Then I went back to my aerospace consulting team, and we did the test on a small personal plane I had, and it worked perfectly. I could alleviate gusts and maneuvers with a prototype system that we built out of assembly line servos and technology using PLCs and we threw it together and it worked. We also realized then there would be many other benefits from the invention like taking off with a larger payload, the ability to take off and land on shorter runways, getting to altitude faster without step-climbs, reducing noise pollution around airports and reducing the effects of turbulence. My invention would let the upgraded aircraft take off when other aircraft couldn’t under high/hot conditions. The pilot would experience more stability and control. The revolutionary Active Winglets would dramatically increase fuel savings, range and increase safety preventing runway excursions and incursions along with having more fuel reserves so you’d have time to make safer flight decisions … a really efficient, sustainable and economically efficient outcome. The new invention would be and is a tremendous game changer and the costs are offset by benefits in only a few years.

Then I started raising money. I approached Textron because I was going to first do Citation Jets on the way to upgrading and changing other airframes, narrow body commercial aircraft and military transports --- a whole range of aircraft. 

The business plan was written for narrow bodies back in 2009.  Narrow bodies are where 70% of all aviation emissions come from and we wanted to have this wonderful invention that would save money and also be sustainable. Huge. I started the business with Cirrus SR-22, then Citation Jets. These CitationJets were certified to 41,000 ft,but were often flying in mid 30s. They can’t climb to their certified ceiling, because of physics. They don’t have enough wing, don’t have enough thrust. When you add a lot of wing and increase the aspect ratio and you reduce the induced drag, you can get straight up to 41 thousand ft and that's where the magic happens. Between 35 and 41K you can get over 15% of fuel savings because it's 3% per thousand feet increase in specific range. But people, especially OEMs, they don’t really know that their planes have these limitations. Because many OEM engineers aren’t also pilots, they don’t fly.  They think that their jets can go to 41K when heavy, but they really can't. Operationally, they're just not going to 41. It was a key factor to pick the perfect plane, which is an amazing CitationJet, and allow that to have these benefits. We built one. Textron heard about us, but they were skeptical and weren't that interested. Then our team built a prototype and flew an unofficial world record from Sandpoint, Idaho to White Plains, New York, 6 hours and 16 minutes. 1853 nm with only a 26 kt tailwind.  Which is impossible in a flat wing CitationJet. No extra fuel. It was just a normal flight (we’ve flown other official NAA world records since then). The next day I flew that plane to Wichita, KS and started our deal with Textron. Textron was the first major OEM that understood what we could do, and that’s where it started. We started to work on an STC together. It took us about 4 years to develop the system, to the high standards for certification, flight testing. We went to Europe first and used EASA for certification, because at the time, the FAA was in sequestration and using project sequencing, and they couldn’t work on our project in a reasonable timeframe. We were first certified in Europe in December of 2015 and started selling in the EU. Then we did a yearlong validation into the US and then started selling here.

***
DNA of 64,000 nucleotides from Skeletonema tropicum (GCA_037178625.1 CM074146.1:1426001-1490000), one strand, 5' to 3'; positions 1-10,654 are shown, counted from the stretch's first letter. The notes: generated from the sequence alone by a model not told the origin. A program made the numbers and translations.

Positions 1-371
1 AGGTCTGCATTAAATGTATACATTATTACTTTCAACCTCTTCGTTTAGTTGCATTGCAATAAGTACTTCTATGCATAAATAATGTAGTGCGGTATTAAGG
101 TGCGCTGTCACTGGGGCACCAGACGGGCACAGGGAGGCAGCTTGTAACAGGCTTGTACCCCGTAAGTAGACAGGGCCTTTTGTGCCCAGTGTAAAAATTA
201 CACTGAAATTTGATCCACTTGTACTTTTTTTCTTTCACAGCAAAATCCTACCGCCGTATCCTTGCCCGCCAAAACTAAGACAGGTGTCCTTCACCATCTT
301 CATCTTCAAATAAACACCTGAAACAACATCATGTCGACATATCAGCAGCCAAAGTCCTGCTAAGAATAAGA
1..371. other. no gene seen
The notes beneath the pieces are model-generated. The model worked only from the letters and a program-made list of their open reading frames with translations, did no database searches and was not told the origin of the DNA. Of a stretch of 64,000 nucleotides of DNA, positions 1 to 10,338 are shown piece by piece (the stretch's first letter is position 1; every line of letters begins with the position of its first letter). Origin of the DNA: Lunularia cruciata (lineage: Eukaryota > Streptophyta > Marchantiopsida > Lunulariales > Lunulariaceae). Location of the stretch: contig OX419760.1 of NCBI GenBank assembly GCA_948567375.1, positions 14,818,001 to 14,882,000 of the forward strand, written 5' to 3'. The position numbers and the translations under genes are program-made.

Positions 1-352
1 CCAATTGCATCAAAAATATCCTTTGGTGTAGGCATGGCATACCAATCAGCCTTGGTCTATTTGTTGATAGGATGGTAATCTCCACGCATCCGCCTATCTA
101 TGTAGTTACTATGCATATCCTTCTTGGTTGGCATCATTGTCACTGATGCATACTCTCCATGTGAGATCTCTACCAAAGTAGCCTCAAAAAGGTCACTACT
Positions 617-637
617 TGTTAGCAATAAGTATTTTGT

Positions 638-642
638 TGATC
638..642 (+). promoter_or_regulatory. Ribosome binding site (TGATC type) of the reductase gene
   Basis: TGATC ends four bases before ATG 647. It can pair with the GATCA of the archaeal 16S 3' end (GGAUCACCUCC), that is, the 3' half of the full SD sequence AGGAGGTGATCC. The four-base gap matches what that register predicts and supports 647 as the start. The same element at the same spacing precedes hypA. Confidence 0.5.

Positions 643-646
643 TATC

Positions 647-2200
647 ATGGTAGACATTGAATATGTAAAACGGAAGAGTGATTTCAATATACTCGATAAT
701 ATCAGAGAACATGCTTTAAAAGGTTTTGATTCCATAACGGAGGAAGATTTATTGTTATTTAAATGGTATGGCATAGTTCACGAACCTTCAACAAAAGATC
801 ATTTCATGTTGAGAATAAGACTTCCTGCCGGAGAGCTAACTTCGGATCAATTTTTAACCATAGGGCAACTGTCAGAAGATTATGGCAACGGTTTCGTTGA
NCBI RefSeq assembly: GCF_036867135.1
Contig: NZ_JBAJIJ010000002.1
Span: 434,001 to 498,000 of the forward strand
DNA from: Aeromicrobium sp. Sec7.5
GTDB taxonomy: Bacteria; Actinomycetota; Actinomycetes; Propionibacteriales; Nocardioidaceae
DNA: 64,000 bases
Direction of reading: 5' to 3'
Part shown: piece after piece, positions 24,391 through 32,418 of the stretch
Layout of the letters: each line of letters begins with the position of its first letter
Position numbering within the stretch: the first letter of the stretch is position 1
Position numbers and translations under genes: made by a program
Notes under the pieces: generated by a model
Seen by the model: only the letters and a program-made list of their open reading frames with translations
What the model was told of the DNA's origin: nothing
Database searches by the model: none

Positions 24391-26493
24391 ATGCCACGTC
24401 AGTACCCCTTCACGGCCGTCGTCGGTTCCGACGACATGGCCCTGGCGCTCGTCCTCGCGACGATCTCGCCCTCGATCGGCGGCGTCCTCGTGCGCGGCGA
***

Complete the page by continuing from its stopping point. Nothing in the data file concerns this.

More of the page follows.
T.O. How easy it is to explain to potential customers the main benefits? Do you think it is easy? Do you think they understand? Or is more and more education and explanation about what exactly your technology can do needed? How would you explain to potential a customer why they need to reach out to you tomorrow if not today?